While abroad, I decided that UVM was just not the right fit for me, and so I decided to transfer to Johnson State College, where I am currently attending school. I joined the Women’s Varsity Cross Country Team, which is definitely new for me, but a very exciting challenge. I also had the opportunity to pick up a second minor in Global Studies (I know, big surprise!). I also have a few upcoming travel plans in the works: one is to travel to Thailand this coming May as part of a business ethics course that I will be taking this spring. The trip involves working to build housing for low-income citizens in a very poor region of Thailand; the other trip involves studying abroad again, in the spring of 2017, my last semester in college, in Costa Rica. Although I have already completed my minor in Spanish, I want to continue to study the language and improve my fluency. I also hope to take business courses in Spanish so that I can learn business vocabulary and terminology, which might be helpful later in my career if I work with Spanish speakers that do not know English.
All I can say is that Journey East definitely had a lasting effect on me. It got me out of Vermont and showed me that I can go anywhere, do anything with a little bit of hard work and determination. I think studying abroad would have been a much scarier idea had I not already traveled to China with JE. I will never forget sinking my toes into the Gobi Desert, running up the old, crumbling steps of the Great Wall, and cooing at the adorable panda babies in Chengdu. Someday I hope to travel back to China whenever the opportunity arises and I hope that Journey East continues to exist for as long as possible because it one of the most unique, fantastic opportunities out there for high school students. If college student applications were accepted, I would apply again tomorrow!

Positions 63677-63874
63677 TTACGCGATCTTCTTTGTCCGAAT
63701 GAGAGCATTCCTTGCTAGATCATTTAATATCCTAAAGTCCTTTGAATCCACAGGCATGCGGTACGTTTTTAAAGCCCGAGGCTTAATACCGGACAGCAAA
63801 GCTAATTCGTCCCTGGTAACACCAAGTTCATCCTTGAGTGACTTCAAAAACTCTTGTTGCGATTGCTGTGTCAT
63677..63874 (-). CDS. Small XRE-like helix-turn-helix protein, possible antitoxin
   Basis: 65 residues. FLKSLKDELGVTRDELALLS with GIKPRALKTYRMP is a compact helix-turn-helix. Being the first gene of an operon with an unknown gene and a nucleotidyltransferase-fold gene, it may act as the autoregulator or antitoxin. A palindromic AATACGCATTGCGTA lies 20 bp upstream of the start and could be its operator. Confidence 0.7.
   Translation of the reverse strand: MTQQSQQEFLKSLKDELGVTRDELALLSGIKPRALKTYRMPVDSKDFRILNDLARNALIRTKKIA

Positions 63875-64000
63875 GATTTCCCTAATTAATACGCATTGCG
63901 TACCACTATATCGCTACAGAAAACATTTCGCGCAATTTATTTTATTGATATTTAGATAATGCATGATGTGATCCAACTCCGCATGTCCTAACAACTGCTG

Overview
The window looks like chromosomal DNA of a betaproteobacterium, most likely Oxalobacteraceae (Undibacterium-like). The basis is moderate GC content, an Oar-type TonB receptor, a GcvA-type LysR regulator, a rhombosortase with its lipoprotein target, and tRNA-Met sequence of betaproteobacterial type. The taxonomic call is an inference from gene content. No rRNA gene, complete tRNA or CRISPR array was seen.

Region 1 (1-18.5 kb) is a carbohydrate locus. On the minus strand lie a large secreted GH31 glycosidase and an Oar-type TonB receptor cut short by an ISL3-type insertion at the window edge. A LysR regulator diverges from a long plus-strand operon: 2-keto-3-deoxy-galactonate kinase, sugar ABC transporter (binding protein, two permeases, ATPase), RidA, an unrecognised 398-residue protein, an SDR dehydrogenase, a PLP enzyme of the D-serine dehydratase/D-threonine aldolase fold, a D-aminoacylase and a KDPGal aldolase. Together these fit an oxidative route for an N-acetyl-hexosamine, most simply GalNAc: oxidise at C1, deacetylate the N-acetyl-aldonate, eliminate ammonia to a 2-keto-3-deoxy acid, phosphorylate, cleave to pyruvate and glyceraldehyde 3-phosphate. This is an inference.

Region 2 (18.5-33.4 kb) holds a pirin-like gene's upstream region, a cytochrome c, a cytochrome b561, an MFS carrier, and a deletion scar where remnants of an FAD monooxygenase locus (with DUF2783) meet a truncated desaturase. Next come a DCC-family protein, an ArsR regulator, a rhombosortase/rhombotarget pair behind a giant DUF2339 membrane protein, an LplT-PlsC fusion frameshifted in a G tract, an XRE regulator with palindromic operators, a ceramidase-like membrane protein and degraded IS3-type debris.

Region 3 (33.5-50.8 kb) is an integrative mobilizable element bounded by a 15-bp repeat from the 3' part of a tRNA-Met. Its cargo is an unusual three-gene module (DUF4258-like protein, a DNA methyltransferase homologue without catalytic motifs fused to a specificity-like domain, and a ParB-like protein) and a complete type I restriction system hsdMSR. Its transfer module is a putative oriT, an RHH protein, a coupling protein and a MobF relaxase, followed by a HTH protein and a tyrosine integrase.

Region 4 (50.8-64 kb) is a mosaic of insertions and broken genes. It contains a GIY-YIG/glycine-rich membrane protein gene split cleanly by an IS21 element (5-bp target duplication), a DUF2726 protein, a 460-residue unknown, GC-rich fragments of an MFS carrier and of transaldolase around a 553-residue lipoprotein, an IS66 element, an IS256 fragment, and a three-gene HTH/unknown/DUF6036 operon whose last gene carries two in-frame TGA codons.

Grade 12 – Leland and Gray
When people ask me "how was China," all I can say is that it was amazing. I cannot find the words to fully express just how it truly was.
There is no way to explain the things that were running through my mind while getting into the car of a stranger who spoke no English knowing that I was going to be sleeping at their house. There is no way to express the joy that over took my body when I walked into the Mongolian kindergarten.
There are no words in the English language that could allow me to describe to anyone the feelings and emotions that were going on in my mind while seeing the faces of the homeless when receiving as much as a half a loaf of bread; or even a simple box of left –over food. The sadness in their eyes when they realized all they could give me in return was a simple handshake, was enough to rip you apart.